Following Jordan’s defeat in the Six-Day War and loss of control over the West Bank, the PLO began to launch attacks from Jordanian territory. These provoked Israeli counterattacks, threatening the peace King Hussein hoped to achieve with Israel. The group was eventually expelled by Hussein in a bloody war in 1970. The events in Jordan came to be known among Palestinians as “Black September.”

Ousted from Jordan the PLO moved its headquarters to Lebanon where it resumed attacks on northern Israel.

Shortly after the outbreak of “Operation Peace for Galilee,” United States Secretary of State Henry Kissinger sought to arouse the West from its illusions about the PLO in an article published by The Washington Post on June 19, 1982, titled “Fresh Options for Peace.” He wrote: “One of the principal causalities of the Lebanese crisis has been the Western illusion that peace is to be found in PLO-Israeli negotiations based on various formulas to “moderate” the PLO. It was always a mirage.”

On July 25, 1982, the New York Times ran the following story.

Ali Bader al-Din, the imam of Arouf, refused to inject Palestinian nationalist themes into his sermons at the village mosque. He resisted until the 19th day of the Moslem fast day of Ramadan when he disappeared.

A few days later his body was found by a shepherd under a bridge. To forestall a possible protest, the PLO ordered his funeral to be held at night, even thought this is contrary to Islamic practice.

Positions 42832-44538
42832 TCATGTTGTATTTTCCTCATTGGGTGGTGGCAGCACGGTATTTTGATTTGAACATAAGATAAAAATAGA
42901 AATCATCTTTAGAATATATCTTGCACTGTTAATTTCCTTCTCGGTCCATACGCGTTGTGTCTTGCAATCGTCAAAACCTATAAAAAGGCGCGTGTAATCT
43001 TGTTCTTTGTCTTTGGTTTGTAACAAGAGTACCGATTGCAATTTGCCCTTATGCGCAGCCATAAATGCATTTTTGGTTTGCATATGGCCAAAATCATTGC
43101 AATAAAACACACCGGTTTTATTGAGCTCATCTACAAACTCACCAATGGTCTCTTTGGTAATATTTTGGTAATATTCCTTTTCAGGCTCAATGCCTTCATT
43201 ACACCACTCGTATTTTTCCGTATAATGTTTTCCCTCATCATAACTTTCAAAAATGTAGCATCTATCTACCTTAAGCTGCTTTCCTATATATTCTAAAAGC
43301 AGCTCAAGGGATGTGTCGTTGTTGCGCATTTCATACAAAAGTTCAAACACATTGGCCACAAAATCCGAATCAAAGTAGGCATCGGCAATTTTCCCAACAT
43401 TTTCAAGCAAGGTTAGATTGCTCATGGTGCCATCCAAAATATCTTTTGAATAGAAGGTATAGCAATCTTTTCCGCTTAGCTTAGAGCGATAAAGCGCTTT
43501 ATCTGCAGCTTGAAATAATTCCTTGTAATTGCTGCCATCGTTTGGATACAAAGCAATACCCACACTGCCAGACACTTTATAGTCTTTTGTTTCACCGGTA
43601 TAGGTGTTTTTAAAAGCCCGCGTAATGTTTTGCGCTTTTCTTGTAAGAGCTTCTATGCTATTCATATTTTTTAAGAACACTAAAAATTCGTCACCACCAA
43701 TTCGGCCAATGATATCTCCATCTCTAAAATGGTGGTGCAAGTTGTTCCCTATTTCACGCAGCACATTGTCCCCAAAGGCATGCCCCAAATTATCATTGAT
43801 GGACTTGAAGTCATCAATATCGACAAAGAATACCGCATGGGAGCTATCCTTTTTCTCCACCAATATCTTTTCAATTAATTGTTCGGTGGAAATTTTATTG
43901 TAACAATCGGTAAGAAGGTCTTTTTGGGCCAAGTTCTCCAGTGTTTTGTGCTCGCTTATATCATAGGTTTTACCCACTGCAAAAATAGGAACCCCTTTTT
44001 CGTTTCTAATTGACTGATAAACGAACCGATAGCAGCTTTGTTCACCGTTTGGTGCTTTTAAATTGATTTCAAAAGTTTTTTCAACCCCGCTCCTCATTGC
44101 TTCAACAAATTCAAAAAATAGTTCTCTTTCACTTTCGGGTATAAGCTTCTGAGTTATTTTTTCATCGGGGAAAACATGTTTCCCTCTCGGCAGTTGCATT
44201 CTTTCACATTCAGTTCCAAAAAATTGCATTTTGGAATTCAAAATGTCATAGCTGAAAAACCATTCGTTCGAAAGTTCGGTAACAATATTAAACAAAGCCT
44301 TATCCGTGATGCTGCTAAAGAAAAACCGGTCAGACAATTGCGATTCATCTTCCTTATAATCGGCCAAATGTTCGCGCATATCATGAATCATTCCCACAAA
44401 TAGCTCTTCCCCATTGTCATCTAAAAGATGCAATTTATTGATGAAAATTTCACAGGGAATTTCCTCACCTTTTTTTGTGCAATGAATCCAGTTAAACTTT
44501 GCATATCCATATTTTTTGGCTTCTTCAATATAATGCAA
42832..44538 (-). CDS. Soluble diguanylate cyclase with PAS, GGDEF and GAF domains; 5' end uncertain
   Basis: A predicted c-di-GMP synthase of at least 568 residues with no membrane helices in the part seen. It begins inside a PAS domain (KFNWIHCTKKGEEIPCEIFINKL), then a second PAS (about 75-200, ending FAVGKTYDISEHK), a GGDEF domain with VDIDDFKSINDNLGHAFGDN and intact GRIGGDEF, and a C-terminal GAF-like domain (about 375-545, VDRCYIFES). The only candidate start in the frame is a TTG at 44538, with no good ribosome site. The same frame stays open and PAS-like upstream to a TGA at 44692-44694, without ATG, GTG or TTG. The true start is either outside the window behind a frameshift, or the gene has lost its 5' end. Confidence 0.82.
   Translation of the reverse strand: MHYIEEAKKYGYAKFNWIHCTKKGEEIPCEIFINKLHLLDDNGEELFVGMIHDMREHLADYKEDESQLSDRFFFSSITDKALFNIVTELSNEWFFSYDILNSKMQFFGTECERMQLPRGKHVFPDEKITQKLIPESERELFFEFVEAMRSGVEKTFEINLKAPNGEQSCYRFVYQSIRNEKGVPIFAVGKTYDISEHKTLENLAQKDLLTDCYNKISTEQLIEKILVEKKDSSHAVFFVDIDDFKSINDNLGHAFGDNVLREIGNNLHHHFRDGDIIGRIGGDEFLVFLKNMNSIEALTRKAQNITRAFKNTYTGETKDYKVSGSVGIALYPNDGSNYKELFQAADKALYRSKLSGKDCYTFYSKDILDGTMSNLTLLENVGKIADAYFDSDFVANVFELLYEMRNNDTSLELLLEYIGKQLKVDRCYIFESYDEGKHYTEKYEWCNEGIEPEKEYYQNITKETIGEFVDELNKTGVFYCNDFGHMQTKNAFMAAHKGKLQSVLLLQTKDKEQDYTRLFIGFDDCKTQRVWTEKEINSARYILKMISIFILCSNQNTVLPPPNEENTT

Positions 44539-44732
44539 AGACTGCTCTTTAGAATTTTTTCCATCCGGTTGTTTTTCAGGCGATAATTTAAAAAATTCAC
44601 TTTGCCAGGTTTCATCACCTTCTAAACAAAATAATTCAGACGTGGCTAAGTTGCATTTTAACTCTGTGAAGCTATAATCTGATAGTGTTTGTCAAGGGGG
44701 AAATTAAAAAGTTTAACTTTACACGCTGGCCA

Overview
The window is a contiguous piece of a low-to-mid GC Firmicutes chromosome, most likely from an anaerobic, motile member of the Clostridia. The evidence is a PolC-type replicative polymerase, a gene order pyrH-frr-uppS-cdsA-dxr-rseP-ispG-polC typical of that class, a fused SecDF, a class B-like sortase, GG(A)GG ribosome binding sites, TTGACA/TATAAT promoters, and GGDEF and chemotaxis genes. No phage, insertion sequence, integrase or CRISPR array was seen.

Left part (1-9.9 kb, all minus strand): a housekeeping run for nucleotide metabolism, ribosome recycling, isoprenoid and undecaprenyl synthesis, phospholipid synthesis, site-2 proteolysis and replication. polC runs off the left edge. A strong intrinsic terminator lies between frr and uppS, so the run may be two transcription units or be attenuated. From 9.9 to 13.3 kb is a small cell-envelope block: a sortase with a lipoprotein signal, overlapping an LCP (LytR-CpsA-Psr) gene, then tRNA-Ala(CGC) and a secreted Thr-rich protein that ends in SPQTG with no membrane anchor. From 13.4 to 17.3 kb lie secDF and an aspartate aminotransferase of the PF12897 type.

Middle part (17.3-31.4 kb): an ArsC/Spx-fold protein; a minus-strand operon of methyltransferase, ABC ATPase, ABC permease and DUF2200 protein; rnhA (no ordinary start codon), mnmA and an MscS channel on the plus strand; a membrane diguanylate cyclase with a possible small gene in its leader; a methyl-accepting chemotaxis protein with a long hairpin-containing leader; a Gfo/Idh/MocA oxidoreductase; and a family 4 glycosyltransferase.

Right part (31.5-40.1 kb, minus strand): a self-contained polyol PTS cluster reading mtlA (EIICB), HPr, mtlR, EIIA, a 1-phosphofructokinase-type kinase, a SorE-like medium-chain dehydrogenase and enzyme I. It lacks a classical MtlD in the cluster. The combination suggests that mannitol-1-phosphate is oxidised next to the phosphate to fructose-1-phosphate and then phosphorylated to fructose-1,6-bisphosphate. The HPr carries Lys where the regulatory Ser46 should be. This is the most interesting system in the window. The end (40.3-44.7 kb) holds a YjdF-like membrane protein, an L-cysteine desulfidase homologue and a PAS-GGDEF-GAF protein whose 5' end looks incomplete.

After the funeral, some 5,000 persons gathered for a memorial service at the imam’s home which so alarmed the local PLO strongman that he asked Yasser Arafat to come immediately to the village. Arafat came and addressed the villagers of Arouf, then singled out the murdered imam’s 10-year-old son, Mohammed. “It was the Zionists who killed your father,” Arafat told the boy. “He is a martyr to the Palestinian revolution.”

The PLO chieftain then pulled out his Czech-made automatic pistol and gave it to the boy, saying “When you grow up you will avenge your father’s death.”

Arafat also offered money to the imam’s family, which they refused. The imam’s brother handed the gun over to the Israeli authorities.

As we reflect on the history, there have been 16 conflicts considered as wars by the Israeli Ministry of Defense (as they were named by Israel). Endless times Israel has made and offered compromises. They have been met by consistent Palestinian rejection of all peace initiatives.

Today the United Nations continues to recognize the Palestinian Liberation Organization (PLO) as the “representative of the Palestinian people.”

Today the nations of the world call for negotiations to begin once more toward a two-state solution.

Today we hear the echo of Henry Kissinger’s warning “It was always a mirage.”

About the Author
Ralph Buntyn is a retired marketing executive for a Fortune 500 company. He is executive vice-president and associate editor for United Israel World Union, an 80 year old Jewish educational organization dedicated to propagating the ideals of the Decalogue faith on a universal scale. An author and writer, his articles and essays have appeared in various media outlets including The Southern Shofar, The Jerusalem Post, and the United Israel Bulletin. He is the author of "The Book of David: David Horowitz: Dean of United Nations Press Corps and Founder: United Israel World Union."